This might seem counterintuitive to some, but the reason is because the rate you’re given in USD will almost always be significantly worse than the actual exchange rate. In some cases they just give you a really bad exchange rate, in other cases they add on a fee of a couple of percent, etc.
If you’re using a card with no foreign transaction fees, there’s simply zero reason to ever have them charge you in USD. Also remember that you have the right to make this choice, so never let a merchant force you to pay in USD.
For example, a couple of years ago I shared my experience at the Hilton Queenstown, where the hotel forced me to pay in USD. The total was 1,163NZD, which the hotel converted to 806.96USD.
The actual conversion rate for 1,163NZD at the time was 762.57USD, so that cost me almost 45USD. RIDICULOUS!
Not all foreign exchange fees are created equal
This is where things get a bit complicated. You always want to pay in local currency, but that doesn’t necessarily mean you’re getting the best conversion rate. Different payment processing systems use different exchange rates, as I explained in a previous post. It’s actually not that they’re trying to rip you off, but rather that they take different approaches to foreign transactions:
- Visa guarantees the exchange rate the day you make the purchase, but has a built in cushion since the transaction typically only posts a couple of days later, so exchange rates could change, meaning there’s some risk for Visa
- Mastercard charges the exchange rate the day the transaction posts (often a couple of days after the transaction), so since they’re charging whatever the rate is, the cushion is much smaller
Fortunately both processing systems let you view their exchange rates online, so you can crunch the numbers for yourself:
However, I don’t believe Amex has a similar conversion tool.
What’s the moral of the story? For a volatile currency the difference can sometimes be significant, but usually the rates are within one percent of one another. All else being equal I find that Mastercard has better rates than Visa, but often the difference is negligible.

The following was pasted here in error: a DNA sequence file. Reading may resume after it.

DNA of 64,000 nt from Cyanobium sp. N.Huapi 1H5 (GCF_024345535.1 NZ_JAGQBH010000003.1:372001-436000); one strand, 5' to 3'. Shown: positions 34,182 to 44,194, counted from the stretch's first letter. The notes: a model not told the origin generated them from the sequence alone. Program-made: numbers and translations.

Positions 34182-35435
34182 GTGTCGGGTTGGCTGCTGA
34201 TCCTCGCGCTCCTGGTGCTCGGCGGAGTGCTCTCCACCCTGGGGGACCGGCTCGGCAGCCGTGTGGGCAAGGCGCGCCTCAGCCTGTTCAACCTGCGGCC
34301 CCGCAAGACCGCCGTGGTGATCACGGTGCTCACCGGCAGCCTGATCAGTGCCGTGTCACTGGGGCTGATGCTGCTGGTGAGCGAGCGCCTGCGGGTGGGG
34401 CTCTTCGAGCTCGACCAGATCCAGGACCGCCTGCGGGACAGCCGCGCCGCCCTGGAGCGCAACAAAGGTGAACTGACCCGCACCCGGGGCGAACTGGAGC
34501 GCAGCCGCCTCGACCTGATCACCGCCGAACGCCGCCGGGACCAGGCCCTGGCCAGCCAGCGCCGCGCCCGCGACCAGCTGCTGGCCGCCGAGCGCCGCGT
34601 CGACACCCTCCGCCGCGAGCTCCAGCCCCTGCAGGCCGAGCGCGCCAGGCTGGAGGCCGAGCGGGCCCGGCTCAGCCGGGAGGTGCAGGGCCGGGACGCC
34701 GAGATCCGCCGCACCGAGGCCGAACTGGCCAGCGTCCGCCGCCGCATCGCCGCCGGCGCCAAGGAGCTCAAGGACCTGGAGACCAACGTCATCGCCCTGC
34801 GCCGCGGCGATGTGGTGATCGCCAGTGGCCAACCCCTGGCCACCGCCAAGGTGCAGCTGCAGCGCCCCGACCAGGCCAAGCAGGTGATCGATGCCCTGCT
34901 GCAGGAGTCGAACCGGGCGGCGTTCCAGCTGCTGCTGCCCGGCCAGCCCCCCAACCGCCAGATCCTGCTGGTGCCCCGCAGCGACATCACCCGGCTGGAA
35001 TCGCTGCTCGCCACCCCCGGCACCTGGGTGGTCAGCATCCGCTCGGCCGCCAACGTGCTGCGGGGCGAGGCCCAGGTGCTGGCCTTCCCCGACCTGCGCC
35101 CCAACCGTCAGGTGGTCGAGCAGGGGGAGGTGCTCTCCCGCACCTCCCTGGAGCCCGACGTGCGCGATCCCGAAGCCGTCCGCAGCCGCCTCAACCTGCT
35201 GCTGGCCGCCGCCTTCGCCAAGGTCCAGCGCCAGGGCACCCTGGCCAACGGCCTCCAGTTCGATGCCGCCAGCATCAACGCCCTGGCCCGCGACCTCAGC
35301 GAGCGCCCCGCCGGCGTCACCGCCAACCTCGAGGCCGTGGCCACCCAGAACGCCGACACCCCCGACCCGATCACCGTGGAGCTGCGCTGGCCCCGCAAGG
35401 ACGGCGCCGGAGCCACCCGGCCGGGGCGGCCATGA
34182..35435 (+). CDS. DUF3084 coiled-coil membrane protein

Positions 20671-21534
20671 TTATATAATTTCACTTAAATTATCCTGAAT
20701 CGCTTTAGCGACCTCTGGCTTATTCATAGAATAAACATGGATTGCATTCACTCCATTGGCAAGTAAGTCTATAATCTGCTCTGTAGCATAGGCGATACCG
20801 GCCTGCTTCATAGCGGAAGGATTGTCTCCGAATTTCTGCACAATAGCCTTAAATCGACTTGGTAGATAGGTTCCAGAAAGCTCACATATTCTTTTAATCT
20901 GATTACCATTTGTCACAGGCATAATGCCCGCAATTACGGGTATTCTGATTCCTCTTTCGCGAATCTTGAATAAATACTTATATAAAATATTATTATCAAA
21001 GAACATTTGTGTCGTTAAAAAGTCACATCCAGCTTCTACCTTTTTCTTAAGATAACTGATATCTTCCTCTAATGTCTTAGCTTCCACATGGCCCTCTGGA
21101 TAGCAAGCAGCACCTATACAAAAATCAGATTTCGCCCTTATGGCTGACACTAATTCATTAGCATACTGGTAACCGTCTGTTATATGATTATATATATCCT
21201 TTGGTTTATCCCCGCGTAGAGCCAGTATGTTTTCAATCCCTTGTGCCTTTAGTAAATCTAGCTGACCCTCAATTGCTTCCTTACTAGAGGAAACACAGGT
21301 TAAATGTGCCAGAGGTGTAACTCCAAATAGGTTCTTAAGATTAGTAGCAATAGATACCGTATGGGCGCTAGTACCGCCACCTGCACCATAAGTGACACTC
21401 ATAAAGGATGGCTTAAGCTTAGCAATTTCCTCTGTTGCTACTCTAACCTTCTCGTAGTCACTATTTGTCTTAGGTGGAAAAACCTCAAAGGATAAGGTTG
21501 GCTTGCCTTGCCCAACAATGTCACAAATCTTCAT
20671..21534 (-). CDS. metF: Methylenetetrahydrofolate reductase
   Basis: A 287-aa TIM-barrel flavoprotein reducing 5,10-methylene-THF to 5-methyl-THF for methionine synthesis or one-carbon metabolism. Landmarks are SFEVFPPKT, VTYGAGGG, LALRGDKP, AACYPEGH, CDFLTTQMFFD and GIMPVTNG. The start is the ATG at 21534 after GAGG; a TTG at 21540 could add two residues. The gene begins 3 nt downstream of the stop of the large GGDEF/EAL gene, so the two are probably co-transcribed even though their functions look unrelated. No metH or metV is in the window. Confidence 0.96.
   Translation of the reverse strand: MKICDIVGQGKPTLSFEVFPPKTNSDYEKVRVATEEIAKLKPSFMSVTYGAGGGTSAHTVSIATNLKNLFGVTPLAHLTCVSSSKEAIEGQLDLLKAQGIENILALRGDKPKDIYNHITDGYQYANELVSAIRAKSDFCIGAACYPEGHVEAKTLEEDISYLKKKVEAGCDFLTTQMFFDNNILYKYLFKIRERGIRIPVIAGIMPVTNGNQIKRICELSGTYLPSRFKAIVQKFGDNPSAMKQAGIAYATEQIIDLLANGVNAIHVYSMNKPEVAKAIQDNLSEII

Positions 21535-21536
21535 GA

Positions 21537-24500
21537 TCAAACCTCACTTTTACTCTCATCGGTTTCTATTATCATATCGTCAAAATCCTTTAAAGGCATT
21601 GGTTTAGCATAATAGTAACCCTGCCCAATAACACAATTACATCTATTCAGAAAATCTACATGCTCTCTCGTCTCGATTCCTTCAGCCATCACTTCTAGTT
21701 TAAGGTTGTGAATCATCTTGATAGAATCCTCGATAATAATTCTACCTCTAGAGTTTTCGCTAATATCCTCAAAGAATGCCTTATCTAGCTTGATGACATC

Amex isn’t accepted a lot of places
I love Amex cards in general, though it’s important to understand that in a lot of countries Amex cards aren’t widely accepted, especially with smaller merchants. So if you do plan on using an Amex card abroad, be sure you have a backup, since it may not be accepted everywhere.
For example, my favorite “foreign purchase” to make with Amex cards is airfare using The Platinum Card® from American Express, since it offers 5x points on airfare. However, over the years I’ve learned that quite a few airlines don’t accept Amex cards. This is even more true of smaller merchants, as during my recent trip to Italy almost no restaurant accepted Amex.
I know this can be complicated for some, though to simplify it as much as possible:
- Use a credit card with no foreign transaction fees that offers the most points on dining and travel, which is what many purchases abroad are categorized as, and be prepared for Amex cards not to be accepted
- Always have transactions processed in the local currency
- Mastercard conversion rates are sometimes marginally better than Visa conversion rates, though that can easily be offset by a better return in terms of the rewards offered
Anyone have any other tips for using credit cards abroad?